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Article

Dietary Patterns Derived from UK Supermarket Transaction Data with Nutrient and Socioeconomic Profiles

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Leeds Institute for Data Analytics and School of Geography, University of Leeds, Leeds LS2 9JT, UK
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Sainsbury’s Supermarkets Ltd., Holborn, London EC1N 2HT, UK
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Leeds Institute for Data Analytics and School of Medicine, University of Leeds, Leeds LS2 9JT, UK
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Author to whom correspondence should be addressed.
Academic Editor: Marika Massaro
Nutrients 2021, 13(5), 1481; https://doi.org/10.3390/nu13051481
Received: 23 March 2021 / Revised: 16 April 2021 / Accepted: 20 April 2021 / Published: 27 April 2021
(This article belongs to the Section Nutritional Epidemiology)
Poor diet is a leading cause of death in the United Kingdom (UK) and around the world. Methods to collect quality dietary information at scale for population research are time consuming, expensive and biased. Novel data sources offer potential to overcome these challenges and better understand population dietary patterns. In this research we will use 12 months of supermarket sales transaction data, from 2016, for primary shoppers residing in the Yorkshire and Humber region of the UK (n = 299,260), to identify dietary patterns and profile these according to their nutrient composition and the sociodemographic characteristics of the consumer purchasing with these patterns. Results identified seven dietary purchase patterns that we named: Fruity; Meat alternatives; Carnivores; Hydrators; Afternoon tea; Beer and wine lovers; and Sweet tooth. On average the daily energy intake of loyalty card holders -who may buy as an individual or for a household- is less than the adult reference intake, but this varies according to dietary purchase pattern. In general loyalty card holders meet the recommended salt intake, do not purchase enough carbohydrates, and purchase too much fat and protein, but not enough fibre. The dietary purchase pattern containing the highest amount of fibre (as an indicator of healthiness) is bought by the least deprived customers and the pattern with lowest fibre by the most deprived. In conclusion, supermarket sales data offer significant potential for understanding population dietary patterns. View Full-Text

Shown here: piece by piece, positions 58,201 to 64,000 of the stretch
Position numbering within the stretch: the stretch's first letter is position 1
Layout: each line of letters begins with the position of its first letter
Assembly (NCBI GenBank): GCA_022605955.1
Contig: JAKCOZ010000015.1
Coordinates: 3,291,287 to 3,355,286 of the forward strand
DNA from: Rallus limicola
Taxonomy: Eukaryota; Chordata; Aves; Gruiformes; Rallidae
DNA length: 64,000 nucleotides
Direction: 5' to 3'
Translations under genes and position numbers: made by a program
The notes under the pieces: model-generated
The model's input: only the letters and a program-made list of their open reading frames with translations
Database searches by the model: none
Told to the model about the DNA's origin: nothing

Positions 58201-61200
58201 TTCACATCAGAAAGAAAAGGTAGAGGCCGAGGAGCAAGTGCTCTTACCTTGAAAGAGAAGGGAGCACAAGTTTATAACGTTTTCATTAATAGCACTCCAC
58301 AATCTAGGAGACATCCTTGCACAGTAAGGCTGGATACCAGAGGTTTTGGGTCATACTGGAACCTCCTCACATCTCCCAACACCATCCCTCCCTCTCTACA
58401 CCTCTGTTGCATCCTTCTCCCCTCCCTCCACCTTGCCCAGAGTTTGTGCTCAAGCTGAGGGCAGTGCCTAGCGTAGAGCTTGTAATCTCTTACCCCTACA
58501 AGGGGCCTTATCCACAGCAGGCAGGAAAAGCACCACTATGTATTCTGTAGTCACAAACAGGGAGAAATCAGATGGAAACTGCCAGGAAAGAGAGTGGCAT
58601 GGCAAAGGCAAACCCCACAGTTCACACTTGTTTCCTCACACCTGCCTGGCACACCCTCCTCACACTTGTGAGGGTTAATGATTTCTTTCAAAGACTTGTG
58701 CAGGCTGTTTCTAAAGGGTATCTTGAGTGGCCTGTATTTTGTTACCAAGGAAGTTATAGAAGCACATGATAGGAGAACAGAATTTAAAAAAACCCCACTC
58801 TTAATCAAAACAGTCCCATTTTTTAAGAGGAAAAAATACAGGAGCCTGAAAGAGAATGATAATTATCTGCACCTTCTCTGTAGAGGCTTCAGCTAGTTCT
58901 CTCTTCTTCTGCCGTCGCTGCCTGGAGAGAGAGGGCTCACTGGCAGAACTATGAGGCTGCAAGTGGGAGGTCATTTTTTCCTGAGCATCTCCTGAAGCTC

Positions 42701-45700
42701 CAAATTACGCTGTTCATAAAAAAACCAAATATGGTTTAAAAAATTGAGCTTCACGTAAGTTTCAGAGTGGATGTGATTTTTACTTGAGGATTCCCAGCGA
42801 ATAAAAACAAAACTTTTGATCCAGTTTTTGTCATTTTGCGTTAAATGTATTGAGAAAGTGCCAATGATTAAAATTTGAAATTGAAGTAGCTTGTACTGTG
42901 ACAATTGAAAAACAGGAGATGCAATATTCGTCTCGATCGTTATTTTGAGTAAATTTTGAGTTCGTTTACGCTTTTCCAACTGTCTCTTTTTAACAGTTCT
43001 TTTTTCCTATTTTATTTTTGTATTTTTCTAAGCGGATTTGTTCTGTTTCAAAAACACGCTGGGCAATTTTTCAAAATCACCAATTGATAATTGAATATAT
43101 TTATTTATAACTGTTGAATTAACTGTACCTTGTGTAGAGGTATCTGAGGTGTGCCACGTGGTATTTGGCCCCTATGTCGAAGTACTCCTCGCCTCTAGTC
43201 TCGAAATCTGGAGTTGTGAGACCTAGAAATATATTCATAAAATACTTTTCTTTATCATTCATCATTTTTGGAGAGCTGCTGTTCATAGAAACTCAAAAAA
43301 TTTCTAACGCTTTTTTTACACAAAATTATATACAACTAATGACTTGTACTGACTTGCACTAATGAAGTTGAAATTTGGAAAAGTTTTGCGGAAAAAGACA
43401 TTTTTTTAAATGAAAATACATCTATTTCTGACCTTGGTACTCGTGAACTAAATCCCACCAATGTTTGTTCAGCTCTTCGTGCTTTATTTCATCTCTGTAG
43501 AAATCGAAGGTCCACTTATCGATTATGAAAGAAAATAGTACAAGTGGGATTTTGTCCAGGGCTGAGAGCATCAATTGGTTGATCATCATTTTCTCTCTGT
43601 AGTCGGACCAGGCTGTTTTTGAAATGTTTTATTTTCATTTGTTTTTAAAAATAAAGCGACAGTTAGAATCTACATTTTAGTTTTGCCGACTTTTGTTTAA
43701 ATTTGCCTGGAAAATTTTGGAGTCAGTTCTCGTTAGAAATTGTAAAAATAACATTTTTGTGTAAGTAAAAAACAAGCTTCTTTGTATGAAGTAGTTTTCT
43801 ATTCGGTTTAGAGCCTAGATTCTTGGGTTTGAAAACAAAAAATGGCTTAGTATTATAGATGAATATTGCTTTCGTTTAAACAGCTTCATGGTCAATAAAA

Keywords: dietary patterns; transaction data; nutrients; socioeconomic; big data; nutrition analytics; dietary assessment dietary patterns; transaction data; nutrients; socioeconomic; big data; nutrition analytics; dietary assessment
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MDPI and ACS Style

Clark, S.D.; Shute, B.; Jenneson, V.; Rains, T.; Birkin, M.; Morris, M.A. Dietary Patterns Derived from UK Supermarket Transaction Data with Nutrient and Socioeconomic Profiles. Nutrients 2021, 13, 1481. https://doi.org/10.3390/nu13051481

AMA Style

Clark SD, Shute B, Jenneson V, Rains T, Birkin M, Morris MA. Dietary Patterns Derived from UK Supermarket Transaction Data with Nutrient and Socioeconomic Profiles. Nutrients. 2021; 13(5):1481. https://doi.org/10.3390/nu13051481

Chicago/Turabian Style

Clark, Stephen D., Becky Shute, Victoria Jenneson, Tim Rains, Mark Birkin, and Michelle A. Morris. 2021. "Dietary Patterns Derived from UK Supermarket Transaction Data with Nutrient and Socioeconomic Profiles" Nutrients 13, no. 5: 1481. https://doi.org/10.3390/nu13051481

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